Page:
Thursday, 10 August, 1102 BST
Monday, 14 August, 2030 BST
On Radio 4 and online
"I feel like if a person is listening to my story, that person is with me every day.
"Every time she hears the dog bark, it's like she is waking up in my yard. I've taken that person to South Africa, into my shack, into my township, into my everyday routine."
Thembi Ngubane lives in one of South Africa's largest townships, a sprawling sea of houses and shacks made of wood planks, tar paper and sheets of tin.
She has a boyfriend and a close relationship with her mother and father. She is also living with Aids.
Thembi was 19 when she first met radio producer Joe Richman in Khayelitsha, outside Cape Town.
She was among a group of South African teenagers he interviewed about Aids in 2004.
He gave her a tape recorder, and for a year, she recorded an intimate audio diary that brings listeners into her home, among her family, to witness her daily struggles and triumphs.
Thembi introduces listeners to her boyfriend, Melikhaya - and recalls when she told him she was HIV-positive: "I thought, 'What if I've also infected him? Now I've ruined my life, and I've ruined everybody's lives.'"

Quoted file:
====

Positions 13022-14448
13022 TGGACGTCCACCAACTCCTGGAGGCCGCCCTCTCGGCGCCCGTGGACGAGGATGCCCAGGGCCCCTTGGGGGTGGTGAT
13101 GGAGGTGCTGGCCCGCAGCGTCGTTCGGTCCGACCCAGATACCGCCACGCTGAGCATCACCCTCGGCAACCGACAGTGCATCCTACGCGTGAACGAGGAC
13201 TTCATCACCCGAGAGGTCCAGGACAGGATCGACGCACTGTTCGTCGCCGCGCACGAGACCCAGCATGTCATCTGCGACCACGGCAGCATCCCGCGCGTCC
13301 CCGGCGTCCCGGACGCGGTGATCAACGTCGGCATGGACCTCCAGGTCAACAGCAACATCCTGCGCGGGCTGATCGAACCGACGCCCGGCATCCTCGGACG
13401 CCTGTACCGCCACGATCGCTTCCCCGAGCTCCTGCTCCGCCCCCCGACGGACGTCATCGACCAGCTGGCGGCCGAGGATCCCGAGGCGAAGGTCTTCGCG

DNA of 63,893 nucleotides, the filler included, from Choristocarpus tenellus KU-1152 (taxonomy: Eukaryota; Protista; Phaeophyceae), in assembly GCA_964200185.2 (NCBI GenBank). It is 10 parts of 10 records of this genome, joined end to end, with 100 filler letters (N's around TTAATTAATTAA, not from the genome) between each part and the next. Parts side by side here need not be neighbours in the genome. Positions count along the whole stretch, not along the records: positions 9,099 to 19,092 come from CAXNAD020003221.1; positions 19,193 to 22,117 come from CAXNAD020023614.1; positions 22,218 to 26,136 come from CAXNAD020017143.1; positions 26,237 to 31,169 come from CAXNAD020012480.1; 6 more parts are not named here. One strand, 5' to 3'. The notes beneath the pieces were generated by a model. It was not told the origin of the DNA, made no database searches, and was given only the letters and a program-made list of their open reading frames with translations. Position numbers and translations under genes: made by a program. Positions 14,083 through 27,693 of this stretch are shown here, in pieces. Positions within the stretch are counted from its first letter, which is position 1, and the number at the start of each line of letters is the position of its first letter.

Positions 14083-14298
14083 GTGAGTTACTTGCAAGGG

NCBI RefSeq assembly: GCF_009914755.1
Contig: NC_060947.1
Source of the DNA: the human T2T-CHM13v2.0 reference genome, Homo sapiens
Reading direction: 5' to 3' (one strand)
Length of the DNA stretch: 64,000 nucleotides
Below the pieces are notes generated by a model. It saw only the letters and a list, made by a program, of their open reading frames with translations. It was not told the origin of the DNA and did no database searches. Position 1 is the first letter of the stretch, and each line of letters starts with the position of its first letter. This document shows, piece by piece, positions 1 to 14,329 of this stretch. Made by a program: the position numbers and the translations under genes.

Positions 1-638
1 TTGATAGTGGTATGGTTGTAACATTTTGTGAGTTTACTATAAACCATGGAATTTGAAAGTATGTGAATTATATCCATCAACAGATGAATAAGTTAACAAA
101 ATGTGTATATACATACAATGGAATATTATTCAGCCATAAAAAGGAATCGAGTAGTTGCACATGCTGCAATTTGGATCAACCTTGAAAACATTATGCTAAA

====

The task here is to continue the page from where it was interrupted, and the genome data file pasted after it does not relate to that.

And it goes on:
She chronicles how difficult it is to tell her father about her illness: "I've felt like I have disappointed you... I thought that it was going to break you into pieces," she tells him.
But throughout the diary, Thembi expresses the desire she has to stop hiding her disease - and to help others stop hiding too.
Five city tour
About five million people are HIV-positive in South Africa, and young women aged 16-25 make up 75% of all new infections.
Thembi's audio diary collects the intimate moments and disparate episodes of her everyday life and crafts a larger story that tells the story of the disease and its impact.
This special edition of Crossing Continents features Thembi's Aids diary and also follows her on her first trip abroad earlier this year to the United States to talk about her story and experiences.
I wanted to reach other young people who are also infected with HIV
Thembi is determined that people living with Aids are not marginalised. "I wanted to reach other young people who are also infected with HIV, who are hiding, who are afraid to come out and disclose their status," she said.
On her five city tour she spoke to high school and college students, Congressional staff in Washington DC, Aids doctors in Boston, celebrities in Los Angeles, and HIV positive teens in Chicago.
At one presentation to high school students, a teenager pointed to Thembi and said: "She's too pretty to have Aids."
After the event, he came up to Thembi and told her, "I'm a different person than I was when I came in here."
BBC Radio 4's Crossing Continents: Thembi's Aids Diary is a co-production with the US-based independent radio production company Radio Diaries.
Producer: Joe Richman
Web Producer: Nathalie Knowles
Editor: Maria Balinska